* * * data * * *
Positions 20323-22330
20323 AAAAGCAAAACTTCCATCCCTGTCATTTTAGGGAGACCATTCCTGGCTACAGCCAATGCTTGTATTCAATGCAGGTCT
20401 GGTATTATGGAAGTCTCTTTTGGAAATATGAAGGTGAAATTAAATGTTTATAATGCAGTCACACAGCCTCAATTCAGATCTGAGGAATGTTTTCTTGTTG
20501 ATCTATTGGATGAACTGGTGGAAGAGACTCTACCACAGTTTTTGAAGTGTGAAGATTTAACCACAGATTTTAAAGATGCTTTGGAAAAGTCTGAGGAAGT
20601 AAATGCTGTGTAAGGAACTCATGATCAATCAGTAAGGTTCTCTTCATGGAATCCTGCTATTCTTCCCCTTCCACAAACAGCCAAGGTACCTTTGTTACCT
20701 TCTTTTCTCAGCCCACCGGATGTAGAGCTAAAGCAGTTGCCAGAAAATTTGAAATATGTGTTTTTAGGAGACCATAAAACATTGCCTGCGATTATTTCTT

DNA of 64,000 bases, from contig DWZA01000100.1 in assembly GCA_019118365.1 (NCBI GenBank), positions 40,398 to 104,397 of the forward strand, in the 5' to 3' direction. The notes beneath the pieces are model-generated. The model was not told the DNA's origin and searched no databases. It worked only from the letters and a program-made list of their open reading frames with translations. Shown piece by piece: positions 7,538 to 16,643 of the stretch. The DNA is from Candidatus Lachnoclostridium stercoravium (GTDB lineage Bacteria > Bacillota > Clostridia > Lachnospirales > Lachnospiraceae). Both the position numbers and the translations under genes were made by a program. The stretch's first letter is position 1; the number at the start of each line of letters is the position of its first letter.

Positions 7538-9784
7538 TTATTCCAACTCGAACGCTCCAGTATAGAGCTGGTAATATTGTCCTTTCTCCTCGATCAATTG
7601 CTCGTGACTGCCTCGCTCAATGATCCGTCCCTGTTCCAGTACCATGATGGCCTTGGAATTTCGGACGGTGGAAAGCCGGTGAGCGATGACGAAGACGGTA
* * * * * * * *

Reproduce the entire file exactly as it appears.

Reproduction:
Positions 20323-22330
20323 AAAAGCAAAACTTCCATCCCTGTCATTTTAGGGAGACCATTCCTGGCTACAGCCAATGCTTGTATTCAATGCAGGTCT
20401 GGTATTATGGAAGTCTCTTTTGGAAATATGAAGGTGAAATTAAATGTTTATAATGCAGTCACACAGCCTCAATTCAGATCTGAGGAATGTTTTCTTGTTG
20501 ATCTATTGGATGAACTGGTGGAAGAGACTCTACCACAGTTTTTGAAGTGTGAAGATTTAACCACAGATTTTAAAGATGCTTTGGAAAAGTCTGAGGAAGT
20601 AAATGCTGTGTAAGGAACTCATGATCAATCAGTAAGGTTCTCTTCATGGAATCCTGCTATTCTTCCCCTTCCACAAACAGCCAAGGTACCTTTGTTACCT
20701 TCTTTTCTCAGCCCACCGGATGTAGAGCTAAAGCAGTTGCCAGAAAATTTGAAATATGTGTTTTTAGGAGACCATAAAACATTGCCTGCGATTATTTCTT

DNA of 64,000 bases, from contig DWZA01000100.1 in assembly GCA_019118365.1 (NCBI GenBank), positions 40,398 to 104,397 of the forward strand, in the 5' to 3' direction. The notes beneath the pieces are model-generated. The model was not told the DNA's origin and searched no databases. It worked only from the letters and a program-made list of their open reading frames with translations. Shown piece by piece: positions 7,538 to 16,643 of the stretch. The DNA is from Candidatus Lachnoclostridium stercoravium (GTDB lineage Bacteria > Bacillota > Clostridia > Lachnospirales > Lachnospiraceae). Both the position numbers and the translations under genes were made by a program. The stretch's first letter is position 1; the number at the start of each line of letters is the position of its first letter.

Positions 7538-9784
7538 TTATTCCAACTCGAACGCTCCAGTATAGAGCTGGTAATATTGTCCTTTCTCCTCGATCAATTG
7601 CTCGTGACTGCCTCGCTCAATGATCCGTCCCTGTTCCAGTACCATGATGGCCTTGGAATTTCGGACGGTGGAAAGCCGGTGAGCGATGACGAAGACGGTA